Did the Greeks Invent Democracy?

Diogenes 31 (124):1-32 (1983)
  Copy   BIBTEX

Abstract

The Greeks invented the words “city,” “democracy,” “people,” “oligarchy,” “liberty,” “citizen.” It is therefore tempting to suppose that they invented the eternal truth of politics, or of our politics, with only one exception: slavery is the major difference between their democracy and democracy as such. For there must exist an eternal politics about which it is possible to philosophize instead of simply writing history. Therein, across the ages, could be found the central essence of politics; despite their diversity, political regimes would have a functional analogy to one another which could be represented in a variety of ways: establishing justice, making men live in peace with one another, defending the group, exercising a domination of the master class over the forces of production.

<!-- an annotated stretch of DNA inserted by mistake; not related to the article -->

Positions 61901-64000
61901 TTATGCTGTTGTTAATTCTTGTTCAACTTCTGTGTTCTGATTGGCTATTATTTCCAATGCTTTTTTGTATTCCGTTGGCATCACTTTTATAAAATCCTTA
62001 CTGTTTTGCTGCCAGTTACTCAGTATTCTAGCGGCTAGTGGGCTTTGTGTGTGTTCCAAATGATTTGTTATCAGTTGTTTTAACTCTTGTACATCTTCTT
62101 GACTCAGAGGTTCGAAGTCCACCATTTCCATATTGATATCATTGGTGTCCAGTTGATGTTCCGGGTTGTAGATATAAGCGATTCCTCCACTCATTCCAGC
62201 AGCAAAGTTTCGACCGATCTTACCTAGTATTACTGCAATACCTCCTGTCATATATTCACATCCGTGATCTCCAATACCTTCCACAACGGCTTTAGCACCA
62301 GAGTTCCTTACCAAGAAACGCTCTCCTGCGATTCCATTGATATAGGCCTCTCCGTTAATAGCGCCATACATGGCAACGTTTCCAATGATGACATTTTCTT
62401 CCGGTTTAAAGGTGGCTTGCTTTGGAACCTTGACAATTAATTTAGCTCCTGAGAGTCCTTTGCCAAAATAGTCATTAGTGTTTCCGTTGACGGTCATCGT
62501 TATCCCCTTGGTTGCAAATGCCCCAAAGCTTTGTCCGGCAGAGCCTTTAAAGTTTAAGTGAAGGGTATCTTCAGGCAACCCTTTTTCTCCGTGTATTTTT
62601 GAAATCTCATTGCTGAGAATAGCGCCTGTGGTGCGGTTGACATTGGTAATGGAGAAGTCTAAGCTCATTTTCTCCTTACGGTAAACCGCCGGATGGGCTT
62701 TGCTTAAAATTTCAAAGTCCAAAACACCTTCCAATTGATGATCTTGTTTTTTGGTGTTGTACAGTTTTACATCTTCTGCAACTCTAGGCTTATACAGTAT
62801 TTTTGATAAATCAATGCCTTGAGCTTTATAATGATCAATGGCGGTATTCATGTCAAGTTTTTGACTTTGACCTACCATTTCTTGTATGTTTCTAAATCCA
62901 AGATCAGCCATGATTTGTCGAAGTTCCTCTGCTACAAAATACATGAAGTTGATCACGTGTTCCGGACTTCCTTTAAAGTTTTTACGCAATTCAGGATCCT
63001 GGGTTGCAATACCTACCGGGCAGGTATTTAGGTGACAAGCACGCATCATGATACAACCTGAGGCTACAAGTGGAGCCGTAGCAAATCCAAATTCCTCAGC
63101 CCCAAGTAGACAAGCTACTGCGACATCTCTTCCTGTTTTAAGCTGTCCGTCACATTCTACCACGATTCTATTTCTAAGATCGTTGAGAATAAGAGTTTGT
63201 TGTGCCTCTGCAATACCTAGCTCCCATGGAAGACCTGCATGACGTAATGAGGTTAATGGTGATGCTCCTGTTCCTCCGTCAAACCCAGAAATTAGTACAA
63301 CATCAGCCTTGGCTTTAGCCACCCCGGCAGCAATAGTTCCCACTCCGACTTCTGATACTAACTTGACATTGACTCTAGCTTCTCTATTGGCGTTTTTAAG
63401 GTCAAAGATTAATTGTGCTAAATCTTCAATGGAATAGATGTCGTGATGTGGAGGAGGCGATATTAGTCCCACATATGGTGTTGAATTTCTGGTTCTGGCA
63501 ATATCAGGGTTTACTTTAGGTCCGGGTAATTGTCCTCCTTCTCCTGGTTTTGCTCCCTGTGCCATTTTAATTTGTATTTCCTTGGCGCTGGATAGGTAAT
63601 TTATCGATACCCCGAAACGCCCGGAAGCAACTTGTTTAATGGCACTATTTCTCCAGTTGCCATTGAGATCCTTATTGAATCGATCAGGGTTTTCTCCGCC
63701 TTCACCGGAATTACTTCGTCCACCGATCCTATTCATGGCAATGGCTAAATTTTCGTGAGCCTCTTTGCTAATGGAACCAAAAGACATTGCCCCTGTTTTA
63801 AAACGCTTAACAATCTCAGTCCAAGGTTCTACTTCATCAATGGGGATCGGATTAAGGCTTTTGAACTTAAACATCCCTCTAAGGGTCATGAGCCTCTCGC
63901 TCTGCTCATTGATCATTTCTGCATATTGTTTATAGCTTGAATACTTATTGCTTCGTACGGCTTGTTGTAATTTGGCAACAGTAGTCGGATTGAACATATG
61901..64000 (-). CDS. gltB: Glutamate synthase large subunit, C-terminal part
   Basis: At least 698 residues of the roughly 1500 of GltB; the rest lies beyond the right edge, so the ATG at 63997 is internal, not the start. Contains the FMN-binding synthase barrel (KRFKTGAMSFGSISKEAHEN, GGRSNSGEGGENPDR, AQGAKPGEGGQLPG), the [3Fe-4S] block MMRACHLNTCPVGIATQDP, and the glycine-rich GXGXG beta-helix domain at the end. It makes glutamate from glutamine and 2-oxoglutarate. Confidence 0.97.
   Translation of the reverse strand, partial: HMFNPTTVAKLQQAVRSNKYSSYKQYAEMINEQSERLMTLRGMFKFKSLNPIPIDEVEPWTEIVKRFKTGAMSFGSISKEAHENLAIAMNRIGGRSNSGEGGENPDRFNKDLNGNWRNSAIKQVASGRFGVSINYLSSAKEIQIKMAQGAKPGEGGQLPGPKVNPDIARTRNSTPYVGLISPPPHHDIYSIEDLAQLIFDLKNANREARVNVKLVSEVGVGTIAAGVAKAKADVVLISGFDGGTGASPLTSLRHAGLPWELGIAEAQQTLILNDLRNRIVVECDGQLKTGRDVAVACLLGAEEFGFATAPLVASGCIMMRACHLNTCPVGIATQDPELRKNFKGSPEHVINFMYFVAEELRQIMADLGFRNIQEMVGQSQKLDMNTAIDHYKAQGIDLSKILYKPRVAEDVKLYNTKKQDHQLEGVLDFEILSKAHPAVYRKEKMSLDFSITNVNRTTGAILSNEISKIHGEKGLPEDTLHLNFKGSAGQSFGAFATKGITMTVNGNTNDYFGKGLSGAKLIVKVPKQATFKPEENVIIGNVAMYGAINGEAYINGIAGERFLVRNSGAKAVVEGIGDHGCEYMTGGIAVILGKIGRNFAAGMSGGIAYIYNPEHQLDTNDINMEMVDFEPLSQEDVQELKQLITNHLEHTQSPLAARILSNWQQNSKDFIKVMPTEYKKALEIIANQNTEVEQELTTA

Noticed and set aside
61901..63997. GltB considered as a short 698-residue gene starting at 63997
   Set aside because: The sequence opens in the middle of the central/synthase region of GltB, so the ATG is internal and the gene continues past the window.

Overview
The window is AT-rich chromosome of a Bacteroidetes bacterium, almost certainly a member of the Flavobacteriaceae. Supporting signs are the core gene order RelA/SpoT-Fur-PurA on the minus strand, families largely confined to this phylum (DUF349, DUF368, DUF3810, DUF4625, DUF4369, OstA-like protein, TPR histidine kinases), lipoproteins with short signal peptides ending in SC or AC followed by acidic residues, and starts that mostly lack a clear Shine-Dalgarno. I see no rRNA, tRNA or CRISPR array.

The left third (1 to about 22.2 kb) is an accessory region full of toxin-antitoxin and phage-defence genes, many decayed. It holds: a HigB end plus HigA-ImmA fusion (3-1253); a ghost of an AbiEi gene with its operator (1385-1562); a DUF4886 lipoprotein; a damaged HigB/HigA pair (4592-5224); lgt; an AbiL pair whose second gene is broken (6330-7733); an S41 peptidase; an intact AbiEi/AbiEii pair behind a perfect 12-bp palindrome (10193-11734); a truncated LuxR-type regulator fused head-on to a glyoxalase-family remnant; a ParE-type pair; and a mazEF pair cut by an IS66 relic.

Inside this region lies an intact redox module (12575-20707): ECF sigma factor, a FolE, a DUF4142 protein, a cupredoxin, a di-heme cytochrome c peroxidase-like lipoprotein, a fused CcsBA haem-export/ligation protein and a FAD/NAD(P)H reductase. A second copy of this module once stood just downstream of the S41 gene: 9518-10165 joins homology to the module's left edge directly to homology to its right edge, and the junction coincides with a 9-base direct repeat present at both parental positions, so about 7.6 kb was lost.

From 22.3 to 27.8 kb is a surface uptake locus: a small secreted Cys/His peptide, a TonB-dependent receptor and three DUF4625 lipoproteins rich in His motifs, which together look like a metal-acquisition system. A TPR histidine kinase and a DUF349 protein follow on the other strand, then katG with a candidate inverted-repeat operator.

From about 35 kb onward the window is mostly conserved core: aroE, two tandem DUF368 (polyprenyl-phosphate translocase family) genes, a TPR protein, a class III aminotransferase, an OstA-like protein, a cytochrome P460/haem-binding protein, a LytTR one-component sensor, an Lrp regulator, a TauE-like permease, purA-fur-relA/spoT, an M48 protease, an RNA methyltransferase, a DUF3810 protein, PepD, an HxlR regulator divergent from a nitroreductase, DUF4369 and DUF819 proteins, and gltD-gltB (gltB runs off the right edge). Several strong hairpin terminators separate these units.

Links

PhilArchive



    Upload a copy of this work     Papers currently archived: 93,098

External links

Setup an account with your affiliations in order to access resources via your University's proxy server

Through your library

Analytics

Added to PP
2010-08-10

Downloads
118 (#156,068)

6 months
6 (#587,779)

Historical graph of downloads
How can I increase my downloads?

Citations of this work

No citations found.

Add more citations

References found in this work

No references found.

Add more references